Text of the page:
Facebook Upgrades Made Nearby Events Search Easier
Extroverts Rejoice! Now Facebook Finds You Parties.
Facebook events are one of the more maligned parts of the nearly ubiquitous social media platform — invitations to them come often, sometimes seemingly out of nowhere, and they have a tendency to bombard users with notifications.For a rarely used feature at first, Facebook Events quickly became the most powerful tool in party invitations, and it is now taking an omniscient view of the landscape. While Facebook has let you search for nearby events in the past, the app now presents them in a much cleaner manner, and also affords more granular control. Facebook will no longer suggest random event dates, but will allow the user to specify if they’re looking for a party to attend today, on Sunday, this weekend, or maybe next week.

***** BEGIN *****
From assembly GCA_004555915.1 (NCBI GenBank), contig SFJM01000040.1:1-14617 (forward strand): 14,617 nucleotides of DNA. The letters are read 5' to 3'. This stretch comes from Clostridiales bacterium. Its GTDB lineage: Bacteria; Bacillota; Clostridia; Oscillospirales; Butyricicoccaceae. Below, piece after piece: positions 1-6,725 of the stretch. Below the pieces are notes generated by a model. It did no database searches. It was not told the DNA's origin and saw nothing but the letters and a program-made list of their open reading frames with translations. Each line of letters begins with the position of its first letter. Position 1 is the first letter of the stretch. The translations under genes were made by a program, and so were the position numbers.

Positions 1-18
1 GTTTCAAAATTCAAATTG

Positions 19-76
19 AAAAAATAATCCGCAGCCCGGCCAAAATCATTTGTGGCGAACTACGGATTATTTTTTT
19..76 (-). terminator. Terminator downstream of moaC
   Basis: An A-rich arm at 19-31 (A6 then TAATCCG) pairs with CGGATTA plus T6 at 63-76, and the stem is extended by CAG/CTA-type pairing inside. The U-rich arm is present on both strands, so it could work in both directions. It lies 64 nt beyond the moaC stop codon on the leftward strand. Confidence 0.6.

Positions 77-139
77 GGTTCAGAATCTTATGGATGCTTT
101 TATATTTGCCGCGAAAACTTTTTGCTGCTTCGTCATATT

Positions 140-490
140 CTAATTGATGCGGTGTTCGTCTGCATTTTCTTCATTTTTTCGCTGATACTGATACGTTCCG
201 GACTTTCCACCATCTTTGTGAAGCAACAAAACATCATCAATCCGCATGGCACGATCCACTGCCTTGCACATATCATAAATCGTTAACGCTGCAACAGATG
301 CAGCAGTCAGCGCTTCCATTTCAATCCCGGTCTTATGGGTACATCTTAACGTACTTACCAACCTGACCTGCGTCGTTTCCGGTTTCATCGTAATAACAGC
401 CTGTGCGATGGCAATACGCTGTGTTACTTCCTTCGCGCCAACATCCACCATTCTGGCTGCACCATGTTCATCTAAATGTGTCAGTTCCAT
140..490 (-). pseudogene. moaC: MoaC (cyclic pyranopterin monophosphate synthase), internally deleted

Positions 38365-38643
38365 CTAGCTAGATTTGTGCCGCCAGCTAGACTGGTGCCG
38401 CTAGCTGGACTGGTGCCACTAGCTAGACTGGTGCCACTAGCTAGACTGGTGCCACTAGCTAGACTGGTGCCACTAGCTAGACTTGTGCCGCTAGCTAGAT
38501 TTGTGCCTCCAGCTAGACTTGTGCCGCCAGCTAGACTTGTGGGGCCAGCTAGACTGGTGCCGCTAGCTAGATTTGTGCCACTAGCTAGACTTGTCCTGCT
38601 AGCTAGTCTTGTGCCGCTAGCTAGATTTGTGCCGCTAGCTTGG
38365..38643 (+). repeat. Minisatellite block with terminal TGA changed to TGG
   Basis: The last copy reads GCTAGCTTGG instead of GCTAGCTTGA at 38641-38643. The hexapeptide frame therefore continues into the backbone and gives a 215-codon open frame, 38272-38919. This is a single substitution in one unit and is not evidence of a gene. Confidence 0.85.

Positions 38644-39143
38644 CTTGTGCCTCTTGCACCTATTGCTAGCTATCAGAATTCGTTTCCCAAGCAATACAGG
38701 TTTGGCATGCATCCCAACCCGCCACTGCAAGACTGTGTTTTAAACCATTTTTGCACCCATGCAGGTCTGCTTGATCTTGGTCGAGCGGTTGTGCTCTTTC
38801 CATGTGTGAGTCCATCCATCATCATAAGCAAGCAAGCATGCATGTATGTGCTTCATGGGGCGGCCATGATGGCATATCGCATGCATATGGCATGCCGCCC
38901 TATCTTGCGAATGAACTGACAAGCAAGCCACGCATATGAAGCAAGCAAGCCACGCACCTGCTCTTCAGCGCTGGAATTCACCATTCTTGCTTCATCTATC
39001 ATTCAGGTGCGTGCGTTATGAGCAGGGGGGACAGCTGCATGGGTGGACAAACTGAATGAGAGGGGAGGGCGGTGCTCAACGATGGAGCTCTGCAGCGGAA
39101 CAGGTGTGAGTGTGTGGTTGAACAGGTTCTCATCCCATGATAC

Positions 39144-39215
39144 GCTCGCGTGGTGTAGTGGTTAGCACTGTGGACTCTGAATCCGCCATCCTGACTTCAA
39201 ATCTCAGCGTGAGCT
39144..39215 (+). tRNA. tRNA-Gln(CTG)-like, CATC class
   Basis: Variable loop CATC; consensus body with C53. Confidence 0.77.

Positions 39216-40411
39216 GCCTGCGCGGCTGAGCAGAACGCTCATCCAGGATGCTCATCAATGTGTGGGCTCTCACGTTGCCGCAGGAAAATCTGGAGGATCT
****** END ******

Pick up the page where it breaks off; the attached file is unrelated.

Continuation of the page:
Users can browse events in 10 major cities, and sift through them using categories like “nightlife,” or “sports and fitness,” or “music.” Users will also be able search for events in other locations, too, which sort of flips how Facebook events really work when you think about it; instead of accepting an invite to an event and planning your day around it, now it will be easier to find something happening wherever (and whenever) you want to go. Things get even easier after that, as Facebook categorized suggestions Sports & Fitness, Nightlife, Film & Photography, Music, Food & Drinks, Community, Fine Arts & Crafts, Performing Arts, and Causes.